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Quaker Parrots as Pets - Facts You Should Know


Quaker Parrots, also known as Monk Parakeets, can make wonderful companion animals. They are very social, entertaining and highly intelligent birds.

If you are considering bringing one into your life, please do your research. Quakers can be high-maintenance, like lots of attention and can live a very long time.

Birds require a big commitment, especially parrots.

Quaker at the Window

Quaker at the Window

About Quakers

These medium sized parrots originate in South America. They are typically green with a grey chest but other mutations such as blue and yellow are available. Pet stores and breeders sell the blue ones at a higher price.

They are very hardy and active birds. They demand a lot of attention and need daily activities and toys.

They are considered one of the best "talkers" in the parrot family for a bird of its size (10-12 inches) Most of the Quaker owners I know will tell you they are able to carry on a conversation with their birds. My bird will ask for specific treats such as apples.

Quaker Facts You should Know

  • They can live 30 years or longer. Sometimes it's like having a toddler that never grows out of the terrible twos.
  • They can start talking at 6 months and they may never stop. They can repeat almost anything so be careful what you say. I have heard of Quakers who have never spoken a word. The more you speak and interact with your bird, the better talker he will become. My Quaker sings "burning ring of fire" by Johnny Cash. Sometimes repeatedly, all day long.
  • Quakers can become controlling and sometimes have a mean streak. My bird will specifically seek out my eldest son and try to bite him. He only does this with him and laughs the whole time he is doing it. They can also become cage possessive. Try to clean a Quaker's cage when he decides it is completely hands off.
  • Quakers are prone to fatty liver disease which means you have to carefully monitor their diets.No matter how much they beg..never give them chocolate! I feed my bird a pellet based diet ( which is expensive) and he also gets brown rice, veggies and fruit. His favorite treat is peas.
  • They are early risers. I get up at 6:30am to him squawking every single day, even on holidays. He squawks until he is fed. Then the singing begins. He sings and talks all day long. Most days I love listening to him but sometimes I wish he had an off button.
  • Quakers are illegal to own in some parts of the U.S so check your local laws before adopting one.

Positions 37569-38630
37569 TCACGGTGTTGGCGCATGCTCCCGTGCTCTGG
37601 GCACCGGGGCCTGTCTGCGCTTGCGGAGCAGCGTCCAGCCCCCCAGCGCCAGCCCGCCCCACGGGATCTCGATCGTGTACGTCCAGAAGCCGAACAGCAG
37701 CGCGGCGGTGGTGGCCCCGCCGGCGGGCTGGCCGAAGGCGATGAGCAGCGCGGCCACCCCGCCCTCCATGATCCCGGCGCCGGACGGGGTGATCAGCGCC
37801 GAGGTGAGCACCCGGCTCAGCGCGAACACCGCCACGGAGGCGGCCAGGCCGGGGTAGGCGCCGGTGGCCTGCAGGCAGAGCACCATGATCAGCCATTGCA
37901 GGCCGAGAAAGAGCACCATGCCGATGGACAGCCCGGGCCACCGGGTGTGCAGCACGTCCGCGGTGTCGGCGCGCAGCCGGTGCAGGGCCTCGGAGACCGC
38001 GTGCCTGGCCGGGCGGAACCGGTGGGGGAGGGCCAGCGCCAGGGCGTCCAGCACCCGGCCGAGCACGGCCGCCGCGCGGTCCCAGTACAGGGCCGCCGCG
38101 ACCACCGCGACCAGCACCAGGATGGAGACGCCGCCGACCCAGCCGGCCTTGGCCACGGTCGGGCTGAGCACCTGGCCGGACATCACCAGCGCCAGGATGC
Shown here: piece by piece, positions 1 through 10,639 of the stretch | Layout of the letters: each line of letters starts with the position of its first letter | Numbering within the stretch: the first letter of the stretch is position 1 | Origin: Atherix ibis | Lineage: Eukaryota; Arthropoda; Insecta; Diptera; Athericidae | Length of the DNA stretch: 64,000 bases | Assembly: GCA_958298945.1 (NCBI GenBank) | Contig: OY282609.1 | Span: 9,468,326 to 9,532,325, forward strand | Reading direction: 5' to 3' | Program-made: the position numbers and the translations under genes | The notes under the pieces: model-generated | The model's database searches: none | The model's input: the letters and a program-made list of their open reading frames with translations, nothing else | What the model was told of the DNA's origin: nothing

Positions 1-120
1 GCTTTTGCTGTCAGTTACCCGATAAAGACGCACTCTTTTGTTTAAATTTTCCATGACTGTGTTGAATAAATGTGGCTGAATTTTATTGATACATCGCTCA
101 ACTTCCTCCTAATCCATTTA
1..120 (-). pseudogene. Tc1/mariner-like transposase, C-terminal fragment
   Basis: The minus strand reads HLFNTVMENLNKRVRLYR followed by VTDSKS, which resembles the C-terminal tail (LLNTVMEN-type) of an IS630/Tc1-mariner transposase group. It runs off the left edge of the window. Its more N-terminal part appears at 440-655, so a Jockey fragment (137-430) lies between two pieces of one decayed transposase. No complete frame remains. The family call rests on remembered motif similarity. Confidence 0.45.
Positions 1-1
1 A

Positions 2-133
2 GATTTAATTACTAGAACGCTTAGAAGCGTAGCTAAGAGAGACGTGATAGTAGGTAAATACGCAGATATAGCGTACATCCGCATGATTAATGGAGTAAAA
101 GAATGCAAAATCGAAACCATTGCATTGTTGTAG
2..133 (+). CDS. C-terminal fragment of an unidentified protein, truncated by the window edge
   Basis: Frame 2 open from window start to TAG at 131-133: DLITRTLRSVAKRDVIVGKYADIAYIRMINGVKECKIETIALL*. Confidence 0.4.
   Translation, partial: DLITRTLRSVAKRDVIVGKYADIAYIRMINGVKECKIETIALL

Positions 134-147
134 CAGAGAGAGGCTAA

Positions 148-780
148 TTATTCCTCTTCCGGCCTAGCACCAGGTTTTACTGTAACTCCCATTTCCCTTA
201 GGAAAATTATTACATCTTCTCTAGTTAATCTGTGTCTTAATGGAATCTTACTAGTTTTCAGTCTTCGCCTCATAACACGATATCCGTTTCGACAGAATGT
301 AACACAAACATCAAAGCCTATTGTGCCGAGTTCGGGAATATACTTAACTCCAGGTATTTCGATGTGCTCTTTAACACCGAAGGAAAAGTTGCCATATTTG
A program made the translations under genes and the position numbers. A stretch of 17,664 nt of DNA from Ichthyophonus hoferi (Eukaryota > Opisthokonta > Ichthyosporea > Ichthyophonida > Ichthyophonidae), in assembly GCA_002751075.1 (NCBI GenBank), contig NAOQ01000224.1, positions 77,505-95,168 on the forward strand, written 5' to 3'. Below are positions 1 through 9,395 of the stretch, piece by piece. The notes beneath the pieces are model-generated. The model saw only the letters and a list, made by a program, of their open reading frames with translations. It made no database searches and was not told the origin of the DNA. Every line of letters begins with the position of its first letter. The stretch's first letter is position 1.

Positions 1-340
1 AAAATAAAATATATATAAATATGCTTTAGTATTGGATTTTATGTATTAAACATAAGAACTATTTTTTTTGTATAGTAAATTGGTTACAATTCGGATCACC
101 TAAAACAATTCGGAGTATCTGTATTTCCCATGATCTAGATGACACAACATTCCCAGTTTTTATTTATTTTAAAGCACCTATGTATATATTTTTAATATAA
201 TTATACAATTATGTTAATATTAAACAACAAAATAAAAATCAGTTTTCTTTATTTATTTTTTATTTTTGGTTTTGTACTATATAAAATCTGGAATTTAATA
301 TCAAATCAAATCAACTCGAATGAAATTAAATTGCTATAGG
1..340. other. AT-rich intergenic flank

• These type of birds are prone to feather plucking and self mutilation. They are social birds used to large flocks and can become easily bored. This is one of the biggest causes of plucking.
Ernie enjoying a carrot.

Ernie enjoying a carrot.

Helpful Quaker Sites

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Susan Sears on June 17, 2017:

I have a blue Quaker Parrot-he has such a personality and talks like crazy. He will shout step, up step up if you are ignoring him and we wants to be picked up. He will also tell you Good Morning - although sometimes at 3pm when we come home from work-which makes us laugh. Although a word to those thinking about getting one - they can get noisy and do need a lot of attention.

Angelme566 on June 11, 2012:

Wow , i love birds especially parrots they are so adorable , cute. Thanks for sharing some facts about quaker parrots.

Voted Up , interesting !

Suzanne Sankey (author) from Sarnia on May 16, 2012:

Hi Phoebe, I use oven mitts too on occasion. Usually Ernie flies on his own back to his room but if he is a bad mood,out come the mitts! I bet Twinkie looked adorable riding the dog!

Phoebe Pike on May 16, 2012:

Beautiful bird. I owned parakeets when I was younger. They were gentle in nature, but required loud noises to basically not exist at all. They have incredibly tiny hearts and if you jumped them, it could trigger a heart attack. Fortunately, all my birds lived for a long time. Longer than they were supposed to actually... it was a bit strange. We had a blue one named "Twinkle", and he was a nightmare. He would bite and get out of his cage even when we tied the door shut.

He would ride on my tiny dog, who was terrified of him, and would fly all over the house. Whenever we caught him, we had to use oven mitts because he would bite so hard it would make us bleed. He was beautiful though. We knew anyone else wouldn't put up with him. Even the vet hated having him come in. His cage partner, Pretty Bird, was the complete opposite. She was happy and never bit. She even let us hold her.

They definitely are like toddlers. Each with their own personality.

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